John Well I’m about to be number 5. Unless you can demonstrate, that you have been a member of the same household of which your deceased sister was a member, I don’t necessarily mean that when you came up as children. But otherwise, is sometimes dependent on her for financial support, you have no claim.
C1 It’s just unbelievable
John Well I’m sorry I don’t make the laws our political masters make those.
C1 Can you tell me, is it a state government or federal-
John It’s a state government legislation
C1 And yet, if I was to be say her husband and I was not in the will, I could challenge it couldn’t I?
John You certainly could yes. The fact is you’re simply ineligible to make a claim in those circumstances.
C1 I just don’t understand it. But anyhow, I’ve got engaged a firm of solicitors and they’re working for me now on other issues. But it looks like any sort of partial inheritance is just not in any way hopeful I suppose.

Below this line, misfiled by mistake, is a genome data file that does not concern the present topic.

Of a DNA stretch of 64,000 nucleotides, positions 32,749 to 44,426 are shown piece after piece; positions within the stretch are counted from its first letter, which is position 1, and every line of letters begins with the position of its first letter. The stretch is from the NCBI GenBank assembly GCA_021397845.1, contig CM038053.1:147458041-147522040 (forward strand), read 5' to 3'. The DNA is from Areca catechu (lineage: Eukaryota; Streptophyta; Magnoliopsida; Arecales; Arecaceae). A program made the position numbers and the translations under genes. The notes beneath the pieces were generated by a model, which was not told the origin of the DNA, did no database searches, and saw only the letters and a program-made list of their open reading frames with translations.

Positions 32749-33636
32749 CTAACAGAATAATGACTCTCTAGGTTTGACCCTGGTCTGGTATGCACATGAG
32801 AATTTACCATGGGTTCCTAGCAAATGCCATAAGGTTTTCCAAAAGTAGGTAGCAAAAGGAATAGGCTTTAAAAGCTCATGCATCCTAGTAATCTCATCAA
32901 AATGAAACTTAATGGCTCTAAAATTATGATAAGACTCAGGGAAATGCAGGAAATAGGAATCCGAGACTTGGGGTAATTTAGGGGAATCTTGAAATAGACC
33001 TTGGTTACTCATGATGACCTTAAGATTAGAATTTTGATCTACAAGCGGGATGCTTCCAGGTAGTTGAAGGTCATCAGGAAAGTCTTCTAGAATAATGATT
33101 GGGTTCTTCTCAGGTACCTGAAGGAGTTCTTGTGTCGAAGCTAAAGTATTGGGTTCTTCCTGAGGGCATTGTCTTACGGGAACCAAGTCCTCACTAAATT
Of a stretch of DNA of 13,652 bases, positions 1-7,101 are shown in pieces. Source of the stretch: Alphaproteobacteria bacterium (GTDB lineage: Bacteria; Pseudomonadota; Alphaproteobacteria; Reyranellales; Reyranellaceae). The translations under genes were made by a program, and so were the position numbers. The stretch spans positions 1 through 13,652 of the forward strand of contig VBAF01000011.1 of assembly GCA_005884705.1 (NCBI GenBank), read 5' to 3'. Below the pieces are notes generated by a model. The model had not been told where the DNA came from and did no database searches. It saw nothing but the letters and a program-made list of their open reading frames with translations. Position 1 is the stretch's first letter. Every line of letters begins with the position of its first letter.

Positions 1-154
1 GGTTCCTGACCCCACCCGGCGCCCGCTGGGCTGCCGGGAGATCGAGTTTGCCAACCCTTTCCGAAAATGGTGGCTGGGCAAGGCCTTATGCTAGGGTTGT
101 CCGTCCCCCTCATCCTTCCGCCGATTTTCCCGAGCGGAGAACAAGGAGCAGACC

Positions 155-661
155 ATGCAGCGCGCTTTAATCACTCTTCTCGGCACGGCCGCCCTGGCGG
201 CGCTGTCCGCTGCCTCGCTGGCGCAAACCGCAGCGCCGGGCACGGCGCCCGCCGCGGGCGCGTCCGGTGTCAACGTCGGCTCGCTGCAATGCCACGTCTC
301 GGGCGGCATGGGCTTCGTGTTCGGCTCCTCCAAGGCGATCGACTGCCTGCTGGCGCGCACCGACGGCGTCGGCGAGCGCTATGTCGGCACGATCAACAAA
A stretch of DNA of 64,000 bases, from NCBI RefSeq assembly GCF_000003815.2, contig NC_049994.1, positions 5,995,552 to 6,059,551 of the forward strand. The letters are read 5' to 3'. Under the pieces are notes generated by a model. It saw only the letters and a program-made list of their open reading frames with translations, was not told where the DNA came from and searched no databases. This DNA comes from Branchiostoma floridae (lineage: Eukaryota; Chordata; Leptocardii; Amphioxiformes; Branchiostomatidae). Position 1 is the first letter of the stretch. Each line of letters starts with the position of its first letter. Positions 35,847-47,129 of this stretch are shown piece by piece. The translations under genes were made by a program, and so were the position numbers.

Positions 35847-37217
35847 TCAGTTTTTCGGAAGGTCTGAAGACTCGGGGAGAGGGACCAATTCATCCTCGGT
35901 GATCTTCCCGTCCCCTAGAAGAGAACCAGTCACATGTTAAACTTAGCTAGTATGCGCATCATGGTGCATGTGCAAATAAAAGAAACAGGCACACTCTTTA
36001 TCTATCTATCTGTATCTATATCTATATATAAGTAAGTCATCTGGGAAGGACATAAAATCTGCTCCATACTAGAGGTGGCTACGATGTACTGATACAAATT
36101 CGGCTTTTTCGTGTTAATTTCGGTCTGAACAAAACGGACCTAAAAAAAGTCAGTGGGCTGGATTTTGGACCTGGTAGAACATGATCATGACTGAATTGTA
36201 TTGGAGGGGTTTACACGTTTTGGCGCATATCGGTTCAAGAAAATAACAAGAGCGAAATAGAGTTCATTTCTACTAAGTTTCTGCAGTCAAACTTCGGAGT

Chris Alright Chris, we’ll let you get back to your other advice. We’ll talk about testamentary trusts right after the break we’ll take more of your calls. I’ve still got a $100 Westfield voucher to giveaway to one of our callers to between now and around 2 o’clock. 131873 is the telephone number. Just very briefly John, testamentary trust, where do they come into our wills?
John There are certain times where we need to make provision for somebody, but we don’t necessarily want to actually give them full control of our money. But I’m giving a fairly simplistic example, we have people with disabilities or we have people with problems such as addiction to chemical substances, gambling, bankrupts that sort of thing. You can still make a provision for them by putting the money in a trust and then authorising the trust to pay the income or part of the capital out of the trust for their benefit, but without necessarily giving them control of their money.